JOSHUA TREE NATIONAL PARK, Calif. — A swarm of bees attacked a group of hikers in Joshua Tree National Park on Sunday, stinging one man more than 100 times and causing him to fall and break his leg as he sprinted for safety.
One of the man's companions was stung more than 50 times, and two others suffered about 25 stings each, said Joshua Tree National Park Ranger David Smith.
The four dove into their car after the 11 a.m. attack--with some bees still clinging to them--and drove to the High Desert Medical Center in nearby Joshua Tree. All were treated and released by Sunday evening, Smith said. He said he did not know their names or where they were from.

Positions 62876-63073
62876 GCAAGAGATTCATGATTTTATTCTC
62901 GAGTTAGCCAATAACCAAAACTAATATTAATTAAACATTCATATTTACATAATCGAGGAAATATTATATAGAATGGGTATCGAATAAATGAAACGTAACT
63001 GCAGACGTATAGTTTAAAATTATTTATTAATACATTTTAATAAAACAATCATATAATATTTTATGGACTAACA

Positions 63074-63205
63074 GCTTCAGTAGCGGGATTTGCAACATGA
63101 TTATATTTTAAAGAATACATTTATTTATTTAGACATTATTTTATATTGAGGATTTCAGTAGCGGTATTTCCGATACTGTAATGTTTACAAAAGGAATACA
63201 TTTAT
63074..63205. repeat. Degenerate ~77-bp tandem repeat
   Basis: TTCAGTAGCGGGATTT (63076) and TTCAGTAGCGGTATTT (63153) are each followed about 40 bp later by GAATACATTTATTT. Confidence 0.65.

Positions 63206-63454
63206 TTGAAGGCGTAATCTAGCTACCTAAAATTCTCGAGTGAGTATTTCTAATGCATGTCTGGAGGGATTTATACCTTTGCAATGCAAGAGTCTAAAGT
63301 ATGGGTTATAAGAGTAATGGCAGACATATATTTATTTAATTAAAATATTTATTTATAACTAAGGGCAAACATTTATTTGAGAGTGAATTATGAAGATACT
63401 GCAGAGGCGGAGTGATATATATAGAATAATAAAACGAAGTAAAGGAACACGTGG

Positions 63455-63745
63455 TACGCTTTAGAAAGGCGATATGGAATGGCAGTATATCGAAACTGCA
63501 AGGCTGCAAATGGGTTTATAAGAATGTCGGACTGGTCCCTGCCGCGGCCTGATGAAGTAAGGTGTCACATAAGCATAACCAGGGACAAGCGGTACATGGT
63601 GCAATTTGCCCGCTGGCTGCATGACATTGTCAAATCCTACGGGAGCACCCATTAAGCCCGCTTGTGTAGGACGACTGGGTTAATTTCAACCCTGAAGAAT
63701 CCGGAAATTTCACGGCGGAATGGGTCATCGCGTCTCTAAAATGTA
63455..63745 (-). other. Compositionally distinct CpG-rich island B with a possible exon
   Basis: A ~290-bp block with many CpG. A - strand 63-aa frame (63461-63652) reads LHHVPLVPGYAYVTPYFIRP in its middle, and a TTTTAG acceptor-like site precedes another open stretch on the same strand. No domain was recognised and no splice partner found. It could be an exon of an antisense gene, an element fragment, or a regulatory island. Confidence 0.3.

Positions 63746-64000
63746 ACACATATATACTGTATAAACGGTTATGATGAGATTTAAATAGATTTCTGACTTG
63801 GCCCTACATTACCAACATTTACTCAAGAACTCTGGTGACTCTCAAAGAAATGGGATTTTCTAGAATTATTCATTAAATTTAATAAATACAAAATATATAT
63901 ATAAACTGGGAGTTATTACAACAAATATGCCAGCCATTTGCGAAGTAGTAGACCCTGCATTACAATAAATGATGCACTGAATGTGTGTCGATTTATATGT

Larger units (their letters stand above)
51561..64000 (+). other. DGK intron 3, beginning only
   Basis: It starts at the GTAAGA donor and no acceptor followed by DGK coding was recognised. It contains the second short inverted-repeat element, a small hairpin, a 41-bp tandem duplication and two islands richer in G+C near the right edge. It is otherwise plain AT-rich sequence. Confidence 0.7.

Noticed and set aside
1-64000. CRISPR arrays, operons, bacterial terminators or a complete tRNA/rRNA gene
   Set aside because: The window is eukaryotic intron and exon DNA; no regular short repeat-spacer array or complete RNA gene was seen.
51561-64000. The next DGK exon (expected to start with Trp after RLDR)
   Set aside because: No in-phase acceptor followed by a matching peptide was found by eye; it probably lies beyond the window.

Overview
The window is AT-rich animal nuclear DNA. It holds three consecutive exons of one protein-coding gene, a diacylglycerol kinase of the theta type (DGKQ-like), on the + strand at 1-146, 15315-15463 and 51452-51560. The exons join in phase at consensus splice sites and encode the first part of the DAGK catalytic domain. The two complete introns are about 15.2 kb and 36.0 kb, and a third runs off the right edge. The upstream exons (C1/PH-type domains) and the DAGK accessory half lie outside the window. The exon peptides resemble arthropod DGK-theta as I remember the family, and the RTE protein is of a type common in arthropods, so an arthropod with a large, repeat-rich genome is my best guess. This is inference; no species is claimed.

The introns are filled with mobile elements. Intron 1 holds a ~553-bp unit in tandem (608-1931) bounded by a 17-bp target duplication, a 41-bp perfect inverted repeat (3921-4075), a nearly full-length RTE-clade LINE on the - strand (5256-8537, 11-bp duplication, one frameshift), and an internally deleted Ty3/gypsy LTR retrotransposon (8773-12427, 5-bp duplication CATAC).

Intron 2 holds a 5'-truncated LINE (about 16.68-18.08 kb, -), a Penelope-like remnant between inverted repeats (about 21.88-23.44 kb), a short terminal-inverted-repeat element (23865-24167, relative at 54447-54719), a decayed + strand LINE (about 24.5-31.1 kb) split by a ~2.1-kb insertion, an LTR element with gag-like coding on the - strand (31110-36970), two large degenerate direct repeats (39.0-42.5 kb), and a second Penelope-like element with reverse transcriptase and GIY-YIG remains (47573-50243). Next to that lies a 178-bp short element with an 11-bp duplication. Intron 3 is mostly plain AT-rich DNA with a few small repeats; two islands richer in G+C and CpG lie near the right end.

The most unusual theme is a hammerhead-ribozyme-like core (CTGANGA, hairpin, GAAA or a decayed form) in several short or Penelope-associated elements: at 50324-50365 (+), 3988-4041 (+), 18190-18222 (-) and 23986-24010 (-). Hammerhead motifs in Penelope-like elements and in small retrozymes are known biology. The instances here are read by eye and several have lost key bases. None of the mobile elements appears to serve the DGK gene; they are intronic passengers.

Smith said that until test results come back from Sacramento he won't know whether the bees were the infamous Africanized "killer bees," or just normal honeybees.
Although "killer bees" are notorious for their ferocious attacks, under the right circumstances regular honeybees also can swarm, Smith said.
"We're in the middle of a long drought right now and bees are seeking out new forms of moisture, and that's possibly what happened," he said.
The northwest portion of the park where the attack took place has been temporarily closed to visitors. The park is about 100 miles east of Los Angeles.